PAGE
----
The dreaming spires of Oxford should inspire a new generation of writers as the university becomes the latest academic institution to offer a master's degree in creative writing.
From this October, the university is to run its own course for aspiring novelists, dramatists and poets, after the example of the 35-year-old course at the University of East Anglia (UEA) offering practical tips on writing and being published.
The two-year, part-time master of studies degree (MSt) will offer 12 students a year the opportunity to join the ranks of an estimated 110,000 people on writing courses in Britain.
But Clare Morgan, the Oxford course director, said they aimed to be distinctive in two ways. First, it will marry the practical experience of intensive writing exercises and placements in the publishing industry with the kind of high-level critical analysis that might be expected of Oxford. Second, it will offer a multicultural diversity of tutors from American novelists to Eastern European poets to expose students to as many different "writerly voices" as possible.
Christopher Ricks, Oxford's professor of poetry, and the critic and academic John Carey are supporting the course, although other writer-tutors are yet to be confirmed because the university gave the go-ahead to the new programme only last week. An undergraduate diploma in writing the university has run for mature students for the past seven years has been tutored by authors including Brian Aldiss, Barbara Trapido and the city's most famous contemporary chronicler, Philip Pullman, as well as poets such as Jo Shapcott.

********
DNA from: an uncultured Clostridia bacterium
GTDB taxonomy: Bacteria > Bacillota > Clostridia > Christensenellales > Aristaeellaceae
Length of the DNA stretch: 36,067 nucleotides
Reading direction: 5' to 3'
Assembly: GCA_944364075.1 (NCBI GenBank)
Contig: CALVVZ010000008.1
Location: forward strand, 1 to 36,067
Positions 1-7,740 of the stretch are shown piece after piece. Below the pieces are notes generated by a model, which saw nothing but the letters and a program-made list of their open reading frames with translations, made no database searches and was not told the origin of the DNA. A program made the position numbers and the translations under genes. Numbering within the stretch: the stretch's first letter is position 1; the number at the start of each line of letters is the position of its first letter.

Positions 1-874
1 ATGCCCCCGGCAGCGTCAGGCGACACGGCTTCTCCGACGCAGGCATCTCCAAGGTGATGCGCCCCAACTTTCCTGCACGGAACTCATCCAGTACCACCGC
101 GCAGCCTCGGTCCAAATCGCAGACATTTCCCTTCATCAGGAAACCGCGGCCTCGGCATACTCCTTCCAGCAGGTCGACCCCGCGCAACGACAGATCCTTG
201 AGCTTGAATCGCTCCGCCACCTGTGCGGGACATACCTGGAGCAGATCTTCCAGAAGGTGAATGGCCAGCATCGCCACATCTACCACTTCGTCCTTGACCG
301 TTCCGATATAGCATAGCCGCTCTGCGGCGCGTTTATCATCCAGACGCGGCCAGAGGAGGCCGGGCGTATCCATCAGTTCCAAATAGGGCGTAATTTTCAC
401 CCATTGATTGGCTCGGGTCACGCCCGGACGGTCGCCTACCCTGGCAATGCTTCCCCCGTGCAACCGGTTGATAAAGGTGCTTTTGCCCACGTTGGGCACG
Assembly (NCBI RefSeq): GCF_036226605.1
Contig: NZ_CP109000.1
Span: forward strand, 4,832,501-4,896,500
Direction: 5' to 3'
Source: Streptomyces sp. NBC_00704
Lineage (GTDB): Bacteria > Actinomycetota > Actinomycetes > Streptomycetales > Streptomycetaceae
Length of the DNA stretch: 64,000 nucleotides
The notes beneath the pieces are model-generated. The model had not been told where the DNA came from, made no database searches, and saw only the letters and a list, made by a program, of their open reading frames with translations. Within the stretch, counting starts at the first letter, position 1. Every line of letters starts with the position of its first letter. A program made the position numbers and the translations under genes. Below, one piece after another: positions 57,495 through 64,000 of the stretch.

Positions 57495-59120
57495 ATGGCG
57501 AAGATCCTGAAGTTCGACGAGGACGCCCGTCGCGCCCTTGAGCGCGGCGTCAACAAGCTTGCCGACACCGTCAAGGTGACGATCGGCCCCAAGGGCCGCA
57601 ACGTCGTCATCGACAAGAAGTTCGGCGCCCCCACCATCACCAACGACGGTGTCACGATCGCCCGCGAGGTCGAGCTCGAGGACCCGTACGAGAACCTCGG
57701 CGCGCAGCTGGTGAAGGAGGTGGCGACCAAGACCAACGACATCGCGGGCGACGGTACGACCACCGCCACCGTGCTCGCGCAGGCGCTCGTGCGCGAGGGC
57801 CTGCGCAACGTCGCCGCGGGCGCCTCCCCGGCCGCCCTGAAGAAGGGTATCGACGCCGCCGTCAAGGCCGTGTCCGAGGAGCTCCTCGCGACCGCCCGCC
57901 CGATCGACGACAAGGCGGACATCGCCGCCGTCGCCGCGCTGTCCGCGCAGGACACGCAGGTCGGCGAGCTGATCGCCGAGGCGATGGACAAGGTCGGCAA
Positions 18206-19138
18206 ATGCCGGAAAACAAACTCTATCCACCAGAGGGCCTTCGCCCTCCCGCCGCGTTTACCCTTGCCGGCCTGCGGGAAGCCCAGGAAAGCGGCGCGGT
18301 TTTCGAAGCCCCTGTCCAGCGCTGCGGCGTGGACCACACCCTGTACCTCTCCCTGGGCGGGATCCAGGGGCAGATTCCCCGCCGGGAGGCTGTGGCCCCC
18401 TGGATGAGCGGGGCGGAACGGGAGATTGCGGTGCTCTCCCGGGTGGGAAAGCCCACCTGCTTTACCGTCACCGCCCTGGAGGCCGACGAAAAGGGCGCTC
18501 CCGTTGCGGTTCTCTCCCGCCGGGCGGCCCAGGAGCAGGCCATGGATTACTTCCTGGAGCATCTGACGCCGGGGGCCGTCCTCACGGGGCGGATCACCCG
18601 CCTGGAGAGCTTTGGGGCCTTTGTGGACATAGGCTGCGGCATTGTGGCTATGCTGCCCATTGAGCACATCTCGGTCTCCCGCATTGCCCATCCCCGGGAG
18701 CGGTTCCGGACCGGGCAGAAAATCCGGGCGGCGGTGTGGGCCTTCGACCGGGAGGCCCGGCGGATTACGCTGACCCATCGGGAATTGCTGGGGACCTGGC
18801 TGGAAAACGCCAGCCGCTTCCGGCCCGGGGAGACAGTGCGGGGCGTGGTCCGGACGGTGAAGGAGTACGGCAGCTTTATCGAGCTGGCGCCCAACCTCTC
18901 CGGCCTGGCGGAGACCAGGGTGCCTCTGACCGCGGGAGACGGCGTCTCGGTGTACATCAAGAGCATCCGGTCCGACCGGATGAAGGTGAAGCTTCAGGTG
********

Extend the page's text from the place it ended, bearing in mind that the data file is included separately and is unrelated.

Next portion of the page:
Dr Morgan, who studied at the UEA under its founder, the writer Malcolm Bradbury, said establishing the course seemed a logical step for Oxford because many of its English literature students were keen writers and the present diploma students were being forced to advance their studies in master's courses elsewhere.
"Coming out of the Romantic tradition, we've thought for long that writing is about lone inspiration," she said. "Lone inspiration is terribly important, the creation of the space and time for real deep imaginative engagement. But I'm convinced there are skills to be learnt."
Clive Scott, the head of the school of literature and creative writing at UEA, said there was enough interest to justify another course. The school at UEA gets 450 applications a year for 45 places on its MA courses which have produced stars including Ian McEwan, Kazuo Ishiguro, Tracy Chevalier and Ali Smith.
He said he believed it was the quality of writers teaching the courses that counted. They include Patricia Duncker and Michele Roberts. But he added: "You have to warn people that the world of writing is extremely competitive. The idea that you can come to the UEA, do an MA course and your future is assured is not an illusion we want to perpetuate. It's tough out there." Susan Fletcher is a good example of the difference such an intensive dedication to writing can make. At 25, she won the Whitbread first novel prize for Eve Green, not long after graduating from UEA.
She praised the workshops where the students discuss their writing. "The real advantage was that I was surrounded by people who wanted to write. They really wanted to talk about it and swap ideas."
Applications for the Oxford course need to be made by 27 May. Details can be found on www.conted.ox.ac.uk/courses/postgraduate.asp